Priests need real “friends” too, says pope

Being a true friend to priests and seminarians is a great gift the laity can offer to the Church, Pope Francis said on the Solemnity of the Sacred Heart of Jesus.

Addressing lay men and women from Serra International , a group dedicated to promoting vocations to the priesthood and religious life, the pope lamented that the word “friend” has become a bit overused today, especially on social media…

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Pope Francis is right. True friends really care about each other.

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I wish a stronger point were made. I am a single woman and one of my dearest friends is a priest. We have to go to ridiculous lengths to prevent even the possible impression of impropriety, even though, in several decades of friendship no impropriety has ever occurred.

If we wanted a sexual relationship, we would have married years ago…we were friends way before his ordination. We didn’t, end of story.

I am not a threat but single women are often viewed that way. Married women, also, often act like I am after their husband, as if any man would do. It’s so dumb. I often want to say, “honey, he’s no prize”. I am celibate by choice, not because I can’t get anyone. If that changes, I’ll date single men who are not priests.

My dearest friend doesn’t come into my home. We haven’t seen a movie together…ever. if he were to plan a group trip to Rome, I could not go…someone might notice how well we get along and start a rumor. It’s pretty sad.

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That really is very sad.

I often get the impression that priests lead lives that are at times quite isolating. It’s difficult to live your life in a fish bowl as it were.

As a married woman, I am also keenly aware of the issues surrounding friendship with priests. I don’t think people are above starting rumors about married women getting too close or seeming too friendly with priests.

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Besides that, I have heard priests complain that those people who invite them for social events, etc are not really cognizant or understanding of the priest’s schedule, and will invite them for times when they can’t go, such as Saturday afternoon when the priest has to hear confessions and say Mass. I have the same type of problem with my own work.

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I feel a bit sorry for priests at time. It must be difficult to sort out who is actually a friend and who may be befriending you because you are the nice parish priest. That in itself could lead to a priest putting up defensive barriers to protect himself from too many people wanting a piece of his personal time. It could also lead to people who genuinely like the guy, and who might under normal circumstances become a friend, standing back from the priest and not wishing to be one of what can seem sometimes like many people wanting to impose on the priest’s private life.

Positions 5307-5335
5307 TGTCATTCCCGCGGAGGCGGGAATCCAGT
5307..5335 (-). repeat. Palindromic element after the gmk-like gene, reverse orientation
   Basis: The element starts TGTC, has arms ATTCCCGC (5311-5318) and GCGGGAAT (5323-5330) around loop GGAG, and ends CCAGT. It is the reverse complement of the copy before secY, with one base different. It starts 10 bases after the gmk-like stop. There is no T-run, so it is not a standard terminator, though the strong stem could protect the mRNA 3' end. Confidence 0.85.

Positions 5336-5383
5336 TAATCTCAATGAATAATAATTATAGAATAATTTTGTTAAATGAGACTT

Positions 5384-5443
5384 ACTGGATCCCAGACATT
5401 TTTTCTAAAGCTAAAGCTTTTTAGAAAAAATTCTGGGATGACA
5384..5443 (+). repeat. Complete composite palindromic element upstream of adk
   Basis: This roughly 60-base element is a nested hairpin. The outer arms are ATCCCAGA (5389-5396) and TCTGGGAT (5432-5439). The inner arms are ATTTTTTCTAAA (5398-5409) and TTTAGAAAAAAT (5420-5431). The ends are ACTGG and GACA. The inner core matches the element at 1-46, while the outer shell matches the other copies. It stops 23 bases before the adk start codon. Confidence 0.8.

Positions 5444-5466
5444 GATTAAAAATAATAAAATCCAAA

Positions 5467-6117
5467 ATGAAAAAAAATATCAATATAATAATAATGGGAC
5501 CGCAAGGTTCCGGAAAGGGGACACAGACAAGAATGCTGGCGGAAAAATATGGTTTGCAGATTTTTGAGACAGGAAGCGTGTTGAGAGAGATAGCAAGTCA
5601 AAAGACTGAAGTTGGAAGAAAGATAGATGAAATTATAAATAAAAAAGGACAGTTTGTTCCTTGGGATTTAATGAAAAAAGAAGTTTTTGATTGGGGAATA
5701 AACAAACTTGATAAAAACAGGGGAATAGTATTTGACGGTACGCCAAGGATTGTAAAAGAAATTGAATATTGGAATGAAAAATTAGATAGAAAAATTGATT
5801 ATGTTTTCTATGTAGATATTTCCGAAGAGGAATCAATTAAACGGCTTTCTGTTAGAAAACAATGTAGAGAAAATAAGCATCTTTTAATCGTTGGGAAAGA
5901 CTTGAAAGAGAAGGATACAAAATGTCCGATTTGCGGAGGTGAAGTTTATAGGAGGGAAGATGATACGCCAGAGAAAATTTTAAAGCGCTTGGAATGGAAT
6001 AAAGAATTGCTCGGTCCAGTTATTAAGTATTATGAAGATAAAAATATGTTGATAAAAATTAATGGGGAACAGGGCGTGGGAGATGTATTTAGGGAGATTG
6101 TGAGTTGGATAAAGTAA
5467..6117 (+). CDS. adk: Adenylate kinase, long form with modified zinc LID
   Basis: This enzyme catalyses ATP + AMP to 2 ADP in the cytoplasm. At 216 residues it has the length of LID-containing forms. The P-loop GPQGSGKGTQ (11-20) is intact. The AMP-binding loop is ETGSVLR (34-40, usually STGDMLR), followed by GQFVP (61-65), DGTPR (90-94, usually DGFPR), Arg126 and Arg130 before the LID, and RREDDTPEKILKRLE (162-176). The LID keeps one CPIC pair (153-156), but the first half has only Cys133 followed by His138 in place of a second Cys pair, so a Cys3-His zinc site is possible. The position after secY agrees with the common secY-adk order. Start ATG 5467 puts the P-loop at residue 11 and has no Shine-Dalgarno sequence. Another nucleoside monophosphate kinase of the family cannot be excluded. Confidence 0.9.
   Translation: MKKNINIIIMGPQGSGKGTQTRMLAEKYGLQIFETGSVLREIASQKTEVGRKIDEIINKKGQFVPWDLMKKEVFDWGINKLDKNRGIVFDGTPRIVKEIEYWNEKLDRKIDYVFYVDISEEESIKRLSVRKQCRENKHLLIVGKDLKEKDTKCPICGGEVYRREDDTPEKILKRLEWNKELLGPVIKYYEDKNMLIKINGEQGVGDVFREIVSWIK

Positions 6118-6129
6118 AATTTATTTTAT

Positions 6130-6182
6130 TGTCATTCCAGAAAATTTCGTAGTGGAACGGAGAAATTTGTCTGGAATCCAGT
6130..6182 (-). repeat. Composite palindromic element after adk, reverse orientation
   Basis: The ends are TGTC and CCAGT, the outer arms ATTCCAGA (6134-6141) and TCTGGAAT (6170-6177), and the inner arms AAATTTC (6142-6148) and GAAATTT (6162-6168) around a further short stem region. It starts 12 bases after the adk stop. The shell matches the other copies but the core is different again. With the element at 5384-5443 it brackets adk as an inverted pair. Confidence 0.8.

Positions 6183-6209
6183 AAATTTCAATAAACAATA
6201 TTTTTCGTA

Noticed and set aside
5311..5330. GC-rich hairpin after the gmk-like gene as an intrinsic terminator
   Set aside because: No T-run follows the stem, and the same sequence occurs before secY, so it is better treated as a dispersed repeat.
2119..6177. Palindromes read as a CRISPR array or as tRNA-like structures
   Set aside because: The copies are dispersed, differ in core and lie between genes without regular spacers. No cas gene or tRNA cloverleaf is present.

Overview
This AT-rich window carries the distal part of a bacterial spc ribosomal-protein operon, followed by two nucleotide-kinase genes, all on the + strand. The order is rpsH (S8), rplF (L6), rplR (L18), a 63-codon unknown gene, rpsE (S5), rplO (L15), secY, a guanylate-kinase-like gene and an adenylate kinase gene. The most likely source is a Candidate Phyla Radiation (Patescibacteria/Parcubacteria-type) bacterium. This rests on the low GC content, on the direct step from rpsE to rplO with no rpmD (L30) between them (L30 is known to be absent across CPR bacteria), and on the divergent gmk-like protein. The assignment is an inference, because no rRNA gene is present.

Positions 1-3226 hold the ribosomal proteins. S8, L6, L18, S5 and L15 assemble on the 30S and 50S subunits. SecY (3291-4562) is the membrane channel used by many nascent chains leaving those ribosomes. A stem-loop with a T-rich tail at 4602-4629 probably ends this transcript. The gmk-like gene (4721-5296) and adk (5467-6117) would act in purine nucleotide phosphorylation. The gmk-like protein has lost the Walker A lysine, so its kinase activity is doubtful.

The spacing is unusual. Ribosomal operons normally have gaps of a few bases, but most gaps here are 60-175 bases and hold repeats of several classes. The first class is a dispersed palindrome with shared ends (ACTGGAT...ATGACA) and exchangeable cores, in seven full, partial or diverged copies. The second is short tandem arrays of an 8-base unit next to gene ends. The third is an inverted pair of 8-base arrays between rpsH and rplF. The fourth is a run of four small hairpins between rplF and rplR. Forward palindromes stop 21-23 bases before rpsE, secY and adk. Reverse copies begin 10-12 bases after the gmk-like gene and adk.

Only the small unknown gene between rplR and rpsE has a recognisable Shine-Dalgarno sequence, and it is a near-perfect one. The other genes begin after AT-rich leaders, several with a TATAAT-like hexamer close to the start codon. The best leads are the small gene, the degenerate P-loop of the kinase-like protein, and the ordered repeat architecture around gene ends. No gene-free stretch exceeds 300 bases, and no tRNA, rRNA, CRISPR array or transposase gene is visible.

I think it’s understandable if priests wish to keep their circle of friends to include other priests and people they grew up with before they became a priest. Personally I would not like to be in a position where I would be questioning whether a person likes me and wants to be with me because I am me, or because I am their priest.

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That’s pretty much what I see. Priests might also be somewhat friendly with people they work with every day, such as the staff who work in the parish office, or the sisters who teach the children, or the deacons.

There are a lot of issues with priests just befriending people from the parish. As a matter of prudence, the priest can’t really let his hair down and complain to parishioners about other parishioners, or have deep conversations with parishioners about his faith struggles or life struggles. Not only would that stuff get around the parish, but it would cause people to be leery of the priest. Priests might also have concerns about being seen with a single woman, or being around minor children. And the priest is time-limited and can’t be everyone’s buddy, meaning that some people are likely going to feel slighted that they don’t seem to get the same amount of time or attention from the priest, and other people are going to be flaunting all over the place that Father is their personal friend. I have seen all this stuff happen.

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Yes…I am sad for good priests who cannot even take the neices and nephews for an evening to let their sister and her husband have a date night, less it appears scandalous.

This string reminded me when my late father asked a family friend, a Christian Brother who joined us for Christmas Eve dinner, about his new car. Brother jumped up and grabbed his coat and hat, so excited to talk to another man about cars and took Dad for a spin. The car was quite basic, and may have belonged to the community, but it had been a very long time since he had a new car, and he really enjoyed it. A couple months later, Dad invited him to the Chicago Auto show, and Brother had a blast seeing all the new cars and having a Chicago hotdog. This man had been a family friend for sixty years and we never knew he had worked on cars with his dad, who had been a mechanic, before seminary.

People in vocations are people. It can be interesting to learn the parish nun was a champion swimmer, that the nursing home chaplain served in Viet Nam, or that the deacon is also an accomplished painter.